In a fourth aspect of the invention, a charge trapping memory in a MONONS structure is described with the application of the turn-on mode method to increase an operation window and reducing a second bit effect. The MONONS memory structure comprises a bottom oxide structure having a dielectric layer overlying a silicon nitride layer. Alternatively, the memory device is implemented in a MONONOS structure comprising a bottom oxide structure having an oxide-nitride-oxide stack. The memory device with a bottom oxide structure can also be implemented on a thin-film transistor (TFT) structure by fabricating the memory device on a poly substrate, rather than a silicon substrate. Therefore, other embodiments of the memory device include MONONS TFT memory structure and MONONOS TFT memory structure. In a further embodiment, the charge trapping memory comprising a high-K material overlying a charge trapping layer on a silicon substrate, M(HK)NOS structure, or on a poly substrate, M(HK)NOS TFT structure. The erase operation of a hole tunneling erase or a band-to-band hot hole erase can be applied in combination with the channel hot electron technique. The turn-on mode operation can utilize both a high voltage memory operation and a low voltage memory operation. In the low voltage memory operation, a voltage of less than about plus or minus +/−8 volts can be selected to carry out the erase operation.

Advantageously, the present invention provides methods and structures for increasing a memory operation window in a charge trapping memory and reducing the second bit effect. The present invention is also applicable to low voltage memory applications.

The structures and methods of the present invention are disclosed in the detailed description below. This summary does not purport to define the invention. The invention is defined by the claims. These and other embodiments, features, aspects, and advantages of the invention will become better understood with reference to the following description, claims and accompanying drawings.

BRIEF DESCRIPTION OF THE DRAWINGS

The invention will be described with respect to specific embodiments thereof and reference will be made to the drawings, in which:

FIG. 1A illustrates a simplified structural diagram of an exemplary charge trapping memory cell in an MNOS structure in accordance with the present invention; FIG. 1B is a structural diagram illustrating the programming of the charge trapping memory cell by channel hot electron programming of a right bit in accordance with the present invention; FIG. 1C is a structural diagram illustrating the programming of the charge trapping memory cell by channel hot electron programming of a left bit in accordance with the present invention; and FIG. 1D is a structural diagram illustrating a hole injection erase at a channel region of the charge trapping memory in accordance with the present invention.

FIG. 2 is a structural diagram illustrating a first embodiment of an erase method by employing a hole tunneling erase with a positive gate voltage to a negative voltage threshold from a gate terminal in a SONOS memory in accordance with the present invention.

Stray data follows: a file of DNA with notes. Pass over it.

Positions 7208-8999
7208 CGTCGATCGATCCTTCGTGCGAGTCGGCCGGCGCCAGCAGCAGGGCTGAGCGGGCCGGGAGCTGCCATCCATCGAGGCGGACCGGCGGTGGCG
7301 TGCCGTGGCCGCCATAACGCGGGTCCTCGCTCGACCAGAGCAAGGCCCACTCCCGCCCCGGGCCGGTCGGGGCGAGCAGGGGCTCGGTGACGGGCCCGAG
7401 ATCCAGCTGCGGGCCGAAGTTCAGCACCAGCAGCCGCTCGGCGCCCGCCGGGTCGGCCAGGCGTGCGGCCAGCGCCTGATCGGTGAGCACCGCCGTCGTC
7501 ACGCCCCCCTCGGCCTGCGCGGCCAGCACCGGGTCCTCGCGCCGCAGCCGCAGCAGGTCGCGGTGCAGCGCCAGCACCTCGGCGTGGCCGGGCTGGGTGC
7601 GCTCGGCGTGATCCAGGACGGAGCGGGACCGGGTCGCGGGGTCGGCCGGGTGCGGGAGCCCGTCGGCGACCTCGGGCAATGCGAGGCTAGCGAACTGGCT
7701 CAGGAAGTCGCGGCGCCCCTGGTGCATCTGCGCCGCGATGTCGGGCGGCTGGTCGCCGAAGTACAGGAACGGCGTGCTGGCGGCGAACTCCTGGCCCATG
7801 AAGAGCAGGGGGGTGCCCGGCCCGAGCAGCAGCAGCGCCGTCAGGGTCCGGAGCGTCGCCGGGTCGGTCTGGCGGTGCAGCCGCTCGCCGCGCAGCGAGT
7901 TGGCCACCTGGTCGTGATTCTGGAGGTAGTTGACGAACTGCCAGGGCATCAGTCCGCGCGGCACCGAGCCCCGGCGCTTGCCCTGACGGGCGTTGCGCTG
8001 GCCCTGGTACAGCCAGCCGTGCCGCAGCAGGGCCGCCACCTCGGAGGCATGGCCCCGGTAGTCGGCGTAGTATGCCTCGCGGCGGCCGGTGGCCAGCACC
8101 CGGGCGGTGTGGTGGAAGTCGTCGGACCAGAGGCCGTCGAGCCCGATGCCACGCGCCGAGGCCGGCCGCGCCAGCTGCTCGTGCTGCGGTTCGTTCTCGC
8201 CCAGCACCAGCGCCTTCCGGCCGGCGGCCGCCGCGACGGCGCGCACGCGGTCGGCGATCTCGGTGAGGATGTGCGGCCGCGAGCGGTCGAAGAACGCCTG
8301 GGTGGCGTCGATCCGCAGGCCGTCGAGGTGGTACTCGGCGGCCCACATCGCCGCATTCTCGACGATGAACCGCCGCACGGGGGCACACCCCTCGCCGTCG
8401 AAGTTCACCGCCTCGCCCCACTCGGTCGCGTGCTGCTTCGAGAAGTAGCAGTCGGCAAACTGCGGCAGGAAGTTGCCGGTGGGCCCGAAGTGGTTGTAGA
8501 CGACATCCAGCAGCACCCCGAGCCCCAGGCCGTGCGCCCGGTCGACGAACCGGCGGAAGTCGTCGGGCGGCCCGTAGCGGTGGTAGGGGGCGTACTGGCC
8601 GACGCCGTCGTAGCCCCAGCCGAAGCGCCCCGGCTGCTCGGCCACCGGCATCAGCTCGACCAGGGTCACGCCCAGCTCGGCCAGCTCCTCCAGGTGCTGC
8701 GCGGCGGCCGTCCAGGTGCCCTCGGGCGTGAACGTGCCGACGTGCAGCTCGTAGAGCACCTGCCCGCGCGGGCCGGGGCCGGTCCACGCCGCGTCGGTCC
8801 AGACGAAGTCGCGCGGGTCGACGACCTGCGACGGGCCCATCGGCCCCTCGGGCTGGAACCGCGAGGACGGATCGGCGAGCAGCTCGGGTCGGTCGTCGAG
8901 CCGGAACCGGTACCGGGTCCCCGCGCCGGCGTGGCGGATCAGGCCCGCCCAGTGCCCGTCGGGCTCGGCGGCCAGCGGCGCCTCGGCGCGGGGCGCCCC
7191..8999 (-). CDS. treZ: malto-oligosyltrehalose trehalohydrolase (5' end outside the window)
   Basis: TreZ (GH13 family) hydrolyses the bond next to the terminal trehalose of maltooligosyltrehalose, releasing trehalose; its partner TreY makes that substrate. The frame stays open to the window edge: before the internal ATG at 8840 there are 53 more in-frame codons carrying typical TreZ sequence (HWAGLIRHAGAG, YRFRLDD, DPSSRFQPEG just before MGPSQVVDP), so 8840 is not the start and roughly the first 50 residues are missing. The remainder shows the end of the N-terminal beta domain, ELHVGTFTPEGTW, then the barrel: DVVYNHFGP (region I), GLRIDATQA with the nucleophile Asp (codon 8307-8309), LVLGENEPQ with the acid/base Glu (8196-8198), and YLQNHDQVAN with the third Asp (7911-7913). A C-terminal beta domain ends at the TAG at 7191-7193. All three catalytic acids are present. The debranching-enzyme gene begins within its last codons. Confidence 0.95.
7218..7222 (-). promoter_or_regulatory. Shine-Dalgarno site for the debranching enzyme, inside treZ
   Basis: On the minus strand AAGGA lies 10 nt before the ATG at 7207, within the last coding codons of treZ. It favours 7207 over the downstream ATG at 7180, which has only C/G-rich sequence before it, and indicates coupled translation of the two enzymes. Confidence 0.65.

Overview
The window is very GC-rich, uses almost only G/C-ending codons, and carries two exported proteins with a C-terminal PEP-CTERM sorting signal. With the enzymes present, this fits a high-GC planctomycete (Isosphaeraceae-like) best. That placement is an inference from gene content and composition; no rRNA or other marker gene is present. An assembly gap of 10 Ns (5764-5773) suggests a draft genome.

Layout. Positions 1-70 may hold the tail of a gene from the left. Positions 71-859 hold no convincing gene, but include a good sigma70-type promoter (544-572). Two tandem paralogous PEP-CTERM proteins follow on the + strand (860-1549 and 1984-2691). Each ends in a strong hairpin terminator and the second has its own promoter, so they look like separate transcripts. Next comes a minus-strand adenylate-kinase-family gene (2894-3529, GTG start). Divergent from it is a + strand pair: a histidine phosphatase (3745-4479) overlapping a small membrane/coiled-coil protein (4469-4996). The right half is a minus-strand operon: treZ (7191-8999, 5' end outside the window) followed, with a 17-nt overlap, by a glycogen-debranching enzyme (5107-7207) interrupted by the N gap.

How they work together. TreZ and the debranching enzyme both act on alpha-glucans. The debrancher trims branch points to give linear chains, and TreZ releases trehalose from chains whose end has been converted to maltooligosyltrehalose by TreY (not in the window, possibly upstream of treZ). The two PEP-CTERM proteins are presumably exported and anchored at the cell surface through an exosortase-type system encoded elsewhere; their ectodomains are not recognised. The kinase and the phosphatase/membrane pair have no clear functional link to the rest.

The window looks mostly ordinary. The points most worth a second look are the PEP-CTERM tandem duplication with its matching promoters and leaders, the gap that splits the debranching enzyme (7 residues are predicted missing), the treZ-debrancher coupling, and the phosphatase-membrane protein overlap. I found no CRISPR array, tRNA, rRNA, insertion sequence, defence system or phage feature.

FIG. 3 is a structural diagram illustrating a second embodiment of the erase method by employing a hole tunneling erase with a negative gate voltage to a negative voltage threshold from a substrate in a SONOS memory in accordance with the present invention.

FIGS. 4A-4B are structural diagrams illustrating a third embodiment of the erase method by employing a band-to-band hot hole erase of the SONOS memory to a negative voltage threshold in accordance with the present invention.

FIG. 5 is a flow diagram illustrating the process in the first embodiment of the erase method by hole tunneling with a positive gate voltage in accordance with the present invention.

FIG. 6 is a flow diagram illustrating the process in the second embodiment of the erase method by hole tunneling with a negative gate voltage in accordance with the present invention.

FIG. 7 is a flow diagram illustrating the process in the third embodiment of the erase method by band-to-band hot hole erase in accordance with the present invention.

FIG. 8A is a structural diagram illustrating the programming of the left bit in a MNOS structure in accordance with the present invention; and FIG. 8B is a corresponding graphical diagram illustrating the second bit effect, which in this instance refers to the right bit in accordance with the present invention.

FIGS. 9A-B are graphical diagrams illustrating a second bit window of an MNOS memory cell with a voltage threshold of about zero volts with a notation of Vt in FIG. 9A and with a notation of Vt shift in FIG. 9B in accordance with the present invention.

FIG. 10A and FIG. 10B is a graphical diagram illustrating a second bit window of an MNOS memory cell with a voltage threshold of negative voltage threshold level with a notation of Vt in FIG. 10A and with a notation of Vt shift in FIG. 10B in accordance with the present invention.